Many of us expect the biggest day of our lives to be the day we finally tie the knot! So many life-long expectations, dreams and aspirations are finally coming true. To have the “perfect wedding day” is often seen as the ultimate goal, and “bridezilla” is a humorous term often used for this phenomenon. However, it seems that the focus on being the center of attention, or on having the perfect party, really serves as a distraction from the true focus, which is this new eternal union.
Planning so many things that have to work out just right takes up great time and energy: the music, food, guests, seating arrangements, flowers, pictures, transportation, the wedding dress, hair styling, groomsmen and maids-of-honor (and their clothing), make-up, timing, the photographer…well, the list could go on and on.. It is, after all, a day that has been dreamed of or down-right planned for years in advance. The trimmings are abundant.
Amidst all the hoopla, however, comes amazing stress as the details of the “BIG EVENT” take over. It’s not uncommon for that very stress to cause hurt feelings when things don’t quite work as anticipated. Often the bride-to-be feels so overwhelmed and busy that she forgets to “check in” and see how others are feeling—her fiancée included. On the actual wedding day, running around during the event, the bride may not be able to even enjoy it! Many brides confirm that the wedding itself was exhausting, and that they felt quite empty and let down afterwards, almost like “that was it?”
All this expectation linked to having one perfect day (not to mention the honeymoon), can be expensive and start the marriage out with unnecessary stress (including debt). Simplifying the costs as well as the details will allow both the bride and groom to be able to focus on the spirit of the occasion, and the days after the “Big Day.” Simplifying can allow time to truly enjoy and visit with their guests and their families, instead of creating empty details for the “perfect” future wedding album.
For the success and longevity of a thriving and loving marriage, how important is the actual wedding day…really? President Spencer W. Kimball answers this question with great clarity and wisdom. He was once interviewing a young man returning from his mission and asked him what he was looking forward to the most when he got home. The young man answered, “I’ve been praying to marry the one I love.” Clearly this returning missionary had a girl back home with whom he was deeply in love and had planned on getting married.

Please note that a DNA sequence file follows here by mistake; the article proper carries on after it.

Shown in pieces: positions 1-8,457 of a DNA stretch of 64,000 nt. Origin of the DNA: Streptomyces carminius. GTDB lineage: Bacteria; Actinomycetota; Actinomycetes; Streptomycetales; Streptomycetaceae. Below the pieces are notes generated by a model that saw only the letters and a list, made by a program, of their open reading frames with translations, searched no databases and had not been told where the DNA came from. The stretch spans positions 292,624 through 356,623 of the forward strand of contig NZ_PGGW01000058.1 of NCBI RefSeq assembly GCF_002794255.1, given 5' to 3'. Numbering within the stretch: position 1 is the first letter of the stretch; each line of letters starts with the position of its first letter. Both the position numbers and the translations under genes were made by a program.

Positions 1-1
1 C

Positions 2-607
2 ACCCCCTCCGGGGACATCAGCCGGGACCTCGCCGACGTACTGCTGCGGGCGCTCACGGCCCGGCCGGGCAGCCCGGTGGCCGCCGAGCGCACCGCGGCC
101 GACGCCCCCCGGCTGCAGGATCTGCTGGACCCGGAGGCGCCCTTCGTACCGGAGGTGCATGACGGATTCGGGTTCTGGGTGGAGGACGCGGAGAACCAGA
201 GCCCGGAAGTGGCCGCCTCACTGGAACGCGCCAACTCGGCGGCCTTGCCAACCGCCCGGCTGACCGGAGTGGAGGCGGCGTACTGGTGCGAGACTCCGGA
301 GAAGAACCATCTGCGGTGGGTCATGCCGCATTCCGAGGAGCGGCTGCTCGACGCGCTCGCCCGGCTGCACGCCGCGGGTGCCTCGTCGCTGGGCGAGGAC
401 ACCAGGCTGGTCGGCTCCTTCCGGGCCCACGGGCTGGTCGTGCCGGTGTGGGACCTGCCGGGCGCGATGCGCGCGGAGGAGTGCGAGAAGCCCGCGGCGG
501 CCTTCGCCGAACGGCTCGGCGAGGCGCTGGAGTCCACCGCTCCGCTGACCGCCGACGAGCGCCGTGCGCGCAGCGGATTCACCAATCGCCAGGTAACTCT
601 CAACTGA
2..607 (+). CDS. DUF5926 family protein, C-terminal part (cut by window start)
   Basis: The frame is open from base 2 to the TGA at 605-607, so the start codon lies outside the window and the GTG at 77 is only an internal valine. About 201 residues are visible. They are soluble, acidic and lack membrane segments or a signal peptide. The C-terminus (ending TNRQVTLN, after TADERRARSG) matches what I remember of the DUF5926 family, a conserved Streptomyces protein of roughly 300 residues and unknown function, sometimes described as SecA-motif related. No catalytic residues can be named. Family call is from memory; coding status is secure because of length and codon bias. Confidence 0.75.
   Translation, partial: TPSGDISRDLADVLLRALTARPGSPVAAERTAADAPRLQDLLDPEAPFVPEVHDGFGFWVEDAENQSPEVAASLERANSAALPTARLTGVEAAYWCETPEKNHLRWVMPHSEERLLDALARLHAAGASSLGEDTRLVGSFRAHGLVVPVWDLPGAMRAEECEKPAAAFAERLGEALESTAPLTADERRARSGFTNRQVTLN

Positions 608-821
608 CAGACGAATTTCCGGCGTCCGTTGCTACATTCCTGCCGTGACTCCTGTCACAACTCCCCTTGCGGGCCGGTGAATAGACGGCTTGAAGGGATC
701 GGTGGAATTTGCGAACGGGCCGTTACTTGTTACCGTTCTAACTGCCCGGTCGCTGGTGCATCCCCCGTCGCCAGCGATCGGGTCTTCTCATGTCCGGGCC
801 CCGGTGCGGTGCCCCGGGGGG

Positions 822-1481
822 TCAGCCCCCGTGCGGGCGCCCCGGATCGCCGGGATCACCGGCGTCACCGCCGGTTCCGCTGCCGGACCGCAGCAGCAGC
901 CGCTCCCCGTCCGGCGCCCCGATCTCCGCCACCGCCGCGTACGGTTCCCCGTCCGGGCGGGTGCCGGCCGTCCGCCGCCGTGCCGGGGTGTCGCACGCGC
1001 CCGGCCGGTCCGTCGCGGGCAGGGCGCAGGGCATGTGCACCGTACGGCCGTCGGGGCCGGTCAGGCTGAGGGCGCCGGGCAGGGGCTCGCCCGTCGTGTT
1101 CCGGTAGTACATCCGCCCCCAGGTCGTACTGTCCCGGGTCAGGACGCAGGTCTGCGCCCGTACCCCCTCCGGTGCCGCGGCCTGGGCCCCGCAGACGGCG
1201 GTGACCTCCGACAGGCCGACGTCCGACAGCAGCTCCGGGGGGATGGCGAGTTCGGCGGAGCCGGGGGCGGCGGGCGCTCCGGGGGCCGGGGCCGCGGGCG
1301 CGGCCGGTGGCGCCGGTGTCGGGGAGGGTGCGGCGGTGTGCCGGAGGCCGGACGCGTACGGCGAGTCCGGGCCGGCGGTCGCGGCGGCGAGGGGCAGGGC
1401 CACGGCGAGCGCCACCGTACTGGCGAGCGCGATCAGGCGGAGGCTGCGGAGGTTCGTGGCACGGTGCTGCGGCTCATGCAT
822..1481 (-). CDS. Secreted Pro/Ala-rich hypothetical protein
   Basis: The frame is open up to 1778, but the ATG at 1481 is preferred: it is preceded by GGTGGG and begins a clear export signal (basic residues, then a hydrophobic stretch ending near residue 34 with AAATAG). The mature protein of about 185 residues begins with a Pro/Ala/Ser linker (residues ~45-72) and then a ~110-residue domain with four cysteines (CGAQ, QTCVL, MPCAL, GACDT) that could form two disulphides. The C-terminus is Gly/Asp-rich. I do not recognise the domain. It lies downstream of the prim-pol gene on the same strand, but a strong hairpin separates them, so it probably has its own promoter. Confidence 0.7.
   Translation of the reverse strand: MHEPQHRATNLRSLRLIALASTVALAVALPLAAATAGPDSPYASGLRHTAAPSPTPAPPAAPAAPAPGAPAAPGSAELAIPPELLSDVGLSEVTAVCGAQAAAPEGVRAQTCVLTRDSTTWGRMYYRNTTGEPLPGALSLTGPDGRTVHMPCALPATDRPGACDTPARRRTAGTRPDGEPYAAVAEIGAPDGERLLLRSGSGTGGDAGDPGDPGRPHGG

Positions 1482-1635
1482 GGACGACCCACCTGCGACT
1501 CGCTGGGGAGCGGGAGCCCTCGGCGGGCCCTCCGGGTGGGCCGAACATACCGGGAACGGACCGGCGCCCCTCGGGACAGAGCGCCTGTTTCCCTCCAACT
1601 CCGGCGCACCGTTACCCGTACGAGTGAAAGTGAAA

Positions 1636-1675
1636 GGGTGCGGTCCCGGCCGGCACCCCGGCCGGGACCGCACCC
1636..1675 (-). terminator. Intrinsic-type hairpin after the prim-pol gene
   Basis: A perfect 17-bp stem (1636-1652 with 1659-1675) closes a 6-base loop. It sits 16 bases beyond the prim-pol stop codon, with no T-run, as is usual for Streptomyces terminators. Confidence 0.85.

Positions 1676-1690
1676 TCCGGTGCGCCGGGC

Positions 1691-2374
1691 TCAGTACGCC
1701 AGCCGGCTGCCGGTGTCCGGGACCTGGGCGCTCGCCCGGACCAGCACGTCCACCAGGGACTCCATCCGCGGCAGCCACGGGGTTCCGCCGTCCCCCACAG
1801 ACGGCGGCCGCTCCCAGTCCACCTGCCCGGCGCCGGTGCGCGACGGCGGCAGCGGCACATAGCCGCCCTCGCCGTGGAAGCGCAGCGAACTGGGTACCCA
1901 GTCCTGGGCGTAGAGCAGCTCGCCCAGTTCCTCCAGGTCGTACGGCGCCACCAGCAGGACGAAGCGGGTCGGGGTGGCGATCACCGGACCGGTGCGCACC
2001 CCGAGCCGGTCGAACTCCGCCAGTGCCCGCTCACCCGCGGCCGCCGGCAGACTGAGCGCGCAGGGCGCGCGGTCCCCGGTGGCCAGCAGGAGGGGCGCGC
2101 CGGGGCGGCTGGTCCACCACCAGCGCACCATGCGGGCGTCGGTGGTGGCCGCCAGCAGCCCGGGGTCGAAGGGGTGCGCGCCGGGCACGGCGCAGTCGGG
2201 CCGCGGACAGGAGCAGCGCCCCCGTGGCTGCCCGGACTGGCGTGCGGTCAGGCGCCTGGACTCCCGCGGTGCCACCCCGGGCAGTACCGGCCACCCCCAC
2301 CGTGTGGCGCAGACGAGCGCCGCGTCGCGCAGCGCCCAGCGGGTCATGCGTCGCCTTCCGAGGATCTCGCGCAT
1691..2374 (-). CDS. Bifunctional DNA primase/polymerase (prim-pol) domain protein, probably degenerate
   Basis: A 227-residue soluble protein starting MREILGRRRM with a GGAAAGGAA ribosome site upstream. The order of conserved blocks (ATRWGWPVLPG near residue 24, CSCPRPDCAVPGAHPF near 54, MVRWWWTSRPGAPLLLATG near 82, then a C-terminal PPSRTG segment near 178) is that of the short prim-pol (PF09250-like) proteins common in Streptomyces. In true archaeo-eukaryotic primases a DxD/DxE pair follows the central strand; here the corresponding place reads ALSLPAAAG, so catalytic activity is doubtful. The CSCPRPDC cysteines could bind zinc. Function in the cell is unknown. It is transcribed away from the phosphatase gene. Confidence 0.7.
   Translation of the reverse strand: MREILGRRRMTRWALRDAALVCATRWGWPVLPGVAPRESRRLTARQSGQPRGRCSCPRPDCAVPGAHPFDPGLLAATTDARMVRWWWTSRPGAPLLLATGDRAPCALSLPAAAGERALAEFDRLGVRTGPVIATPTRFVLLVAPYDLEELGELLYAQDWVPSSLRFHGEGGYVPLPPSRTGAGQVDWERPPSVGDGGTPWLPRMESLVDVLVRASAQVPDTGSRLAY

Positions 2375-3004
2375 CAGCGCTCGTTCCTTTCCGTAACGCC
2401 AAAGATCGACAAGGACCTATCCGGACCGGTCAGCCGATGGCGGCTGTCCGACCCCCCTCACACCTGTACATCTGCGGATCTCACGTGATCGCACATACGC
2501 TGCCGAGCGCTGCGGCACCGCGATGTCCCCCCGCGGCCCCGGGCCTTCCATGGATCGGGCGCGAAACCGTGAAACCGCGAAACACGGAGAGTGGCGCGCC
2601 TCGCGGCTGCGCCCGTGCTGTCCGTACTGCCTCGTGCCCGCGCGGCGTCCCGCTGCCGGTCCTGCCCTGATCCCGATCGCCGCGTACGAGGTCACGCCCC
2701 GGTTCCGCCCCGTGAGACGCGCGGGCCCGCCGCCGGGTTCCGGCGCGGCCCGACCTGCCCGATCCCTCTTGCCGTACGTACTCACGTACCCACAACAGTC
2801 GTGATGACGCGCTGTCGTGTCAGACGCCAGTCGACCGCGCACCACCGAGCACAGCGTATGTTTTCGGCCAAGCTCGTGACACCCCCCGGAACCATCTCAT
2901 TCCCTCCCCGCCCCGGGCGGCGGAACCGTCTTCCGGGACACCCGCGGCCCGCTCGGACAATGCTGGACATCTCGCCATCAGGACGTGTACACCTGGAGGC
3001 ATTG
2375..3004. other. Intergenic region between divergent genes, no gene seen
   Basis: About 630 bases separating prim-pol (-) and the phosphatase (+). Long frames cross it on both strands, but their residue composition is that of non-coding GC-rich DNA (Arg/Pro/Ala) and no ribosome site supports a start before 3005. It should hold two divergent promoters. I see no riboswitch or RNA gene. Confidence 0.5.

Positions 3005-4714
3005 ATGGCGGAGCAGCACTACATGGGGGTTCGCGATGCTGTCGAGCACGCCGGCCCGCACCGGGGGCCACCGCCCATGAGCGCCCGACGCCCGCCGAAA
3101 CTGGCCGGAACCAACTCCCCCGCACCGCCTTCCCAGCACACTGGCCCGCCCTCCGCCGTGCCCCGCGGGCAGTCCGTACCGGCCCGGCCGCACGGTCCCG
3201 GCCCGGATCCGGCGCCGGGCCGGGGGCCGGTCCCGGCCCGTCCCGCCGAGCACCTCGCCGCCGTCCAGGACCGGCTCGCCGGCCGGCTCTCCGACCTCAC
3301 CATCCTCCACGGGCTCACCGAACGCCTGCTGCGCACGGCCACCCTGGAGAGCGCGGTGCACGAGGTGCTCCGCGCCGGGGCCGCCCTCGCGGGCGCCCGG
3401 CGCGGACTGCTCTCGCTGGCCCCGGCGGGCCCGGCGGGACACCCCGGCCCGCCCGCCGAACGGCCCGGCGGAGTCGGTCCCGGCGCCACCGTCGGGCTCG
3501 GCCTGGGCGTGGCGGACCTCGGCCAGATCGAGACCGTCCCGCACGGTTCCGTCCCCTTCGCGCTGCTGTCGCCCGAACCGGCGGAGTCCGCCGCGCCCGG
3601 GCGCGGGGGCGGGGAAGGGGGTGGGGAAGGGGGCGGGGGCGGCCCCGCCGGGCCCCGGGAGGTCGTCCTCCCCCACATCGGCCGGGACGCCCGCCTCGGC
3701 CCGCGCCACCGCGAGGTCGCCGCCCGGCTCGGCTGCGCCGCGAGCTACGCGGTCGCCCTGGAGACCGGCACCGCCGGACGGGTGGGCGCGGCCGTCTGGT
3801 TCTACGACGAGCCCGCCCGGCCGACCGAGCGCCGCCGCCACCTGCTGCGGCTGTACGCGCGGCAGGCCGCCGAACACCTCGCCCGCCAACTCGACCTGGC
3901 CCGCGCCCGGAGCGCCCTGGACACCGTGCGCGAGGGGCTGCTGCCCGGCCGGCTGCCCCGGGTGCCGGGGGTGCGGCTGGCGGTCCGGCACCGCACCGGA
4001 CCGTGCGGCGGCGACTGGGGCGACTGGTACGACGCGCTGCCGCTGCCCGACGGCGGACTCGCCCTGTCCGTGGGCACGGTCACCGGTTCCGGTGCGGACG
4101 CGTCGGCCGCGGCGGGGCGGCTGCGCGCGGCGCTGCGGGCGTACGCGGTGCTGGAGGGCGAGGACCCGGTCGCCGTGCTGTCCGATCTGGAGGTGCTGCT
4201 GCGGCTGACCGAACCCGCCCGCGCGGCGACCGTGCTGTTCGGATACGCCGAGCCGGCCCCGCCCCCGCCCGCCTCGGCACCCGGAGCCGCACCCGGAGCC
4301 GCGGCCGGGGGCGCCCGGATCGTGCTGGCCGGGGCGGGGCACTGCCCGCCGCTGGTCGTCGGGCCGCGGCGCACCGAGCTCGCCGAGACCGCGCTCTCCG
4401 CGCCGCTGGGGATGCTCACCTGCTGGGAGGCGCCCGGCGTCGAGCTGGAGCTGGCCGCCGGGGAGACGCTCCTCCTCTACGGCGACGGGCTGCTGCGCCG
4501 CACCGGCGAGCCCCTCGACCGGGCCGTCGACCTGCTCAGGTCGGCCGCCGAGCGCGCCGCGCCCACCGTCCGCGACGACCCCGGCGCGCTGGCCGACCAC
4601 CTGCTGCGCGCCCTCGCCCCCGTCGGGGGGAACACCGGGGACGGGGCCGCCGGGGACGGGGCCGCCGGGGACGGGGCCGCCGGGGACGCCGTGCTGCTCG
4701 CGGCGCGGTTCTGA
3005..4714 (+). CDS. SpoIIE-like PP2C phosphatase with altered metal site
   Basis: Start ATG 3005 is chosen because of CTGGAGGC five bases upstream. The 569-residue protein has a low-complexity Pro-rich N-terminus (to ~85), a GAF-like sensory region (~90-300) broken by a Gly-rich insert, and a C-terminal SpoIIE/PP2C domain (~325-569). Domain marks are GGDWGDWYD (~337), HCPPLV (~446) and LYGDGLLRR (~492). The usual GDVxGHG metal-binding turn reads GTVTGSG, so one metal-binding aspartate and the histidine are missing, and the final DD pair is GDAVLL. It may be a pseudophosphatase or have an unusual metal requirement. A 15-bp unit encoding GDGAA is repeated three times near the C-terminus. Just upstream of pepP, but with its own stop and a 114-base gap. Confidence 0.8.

President Kimball’s loving and wise response to this young man (and to all of us) was: “Don’t pray to marry the one you love, but pray to love the one you marry.” It’s not that the young man’s prayer was wrong, by any means, but that his prayer would be answered the day he got married, and the days thereafter.
It is the month, or the year, after the wedding, when those rose-colored glasses are gone, that we truly learn to love. It is the morning when we wake up to a crying baby after sleeping only two hours that we make a marriage union real. It is when you don’t really feel loving, but choose to act loving towards your new spouse that a marriage is truly born … not the wedding day or the honeymoon afterwards.
Praying continuously for an increase of love towards our spouse throughout our lifetime and acting upon those promptings is the real recipe for success. It is in the daily effort of thinking and praying about improving our spouse’s life that true love is found and grows.
So, it is true that the day of our wedding is a milestone in our eternal progression, a great day to celebrate with family and friends our eternal union. However, the greatest days start after the wedding day and continue for the remainder of our lives with daily, weekly, monthly and yearly deposits of loving prayers and actions.
Elia Gourgouris Ph.D.
Dr. Elia Gourgouris is a nationally known speaker, relationship coach, and the president of LDSCoaching.com. With over 20 years of experience, he has inspired thousands of individuals and couples to find greater happiness and fulfillment, both in their careers and their personal lives. He holds a degree from UCLA and a Ph.D. in psychology. Dr. Gourgouris speaks to groups around the country regarding women’s issues, self esteem, communications skills, and relationships. He is also a favorite presenter at both BYU and BYU-ID Education Weeks, and Time Out for Women conferences. He is the author of “DTR: What You Need to Know Before You Get Married” and he has an upcoming CD entitled “The Multi-Platinum Marriage: Going from Just Surviving to Thriving!” He and his wife, Sona, live near Boulder, Colorado, with their children.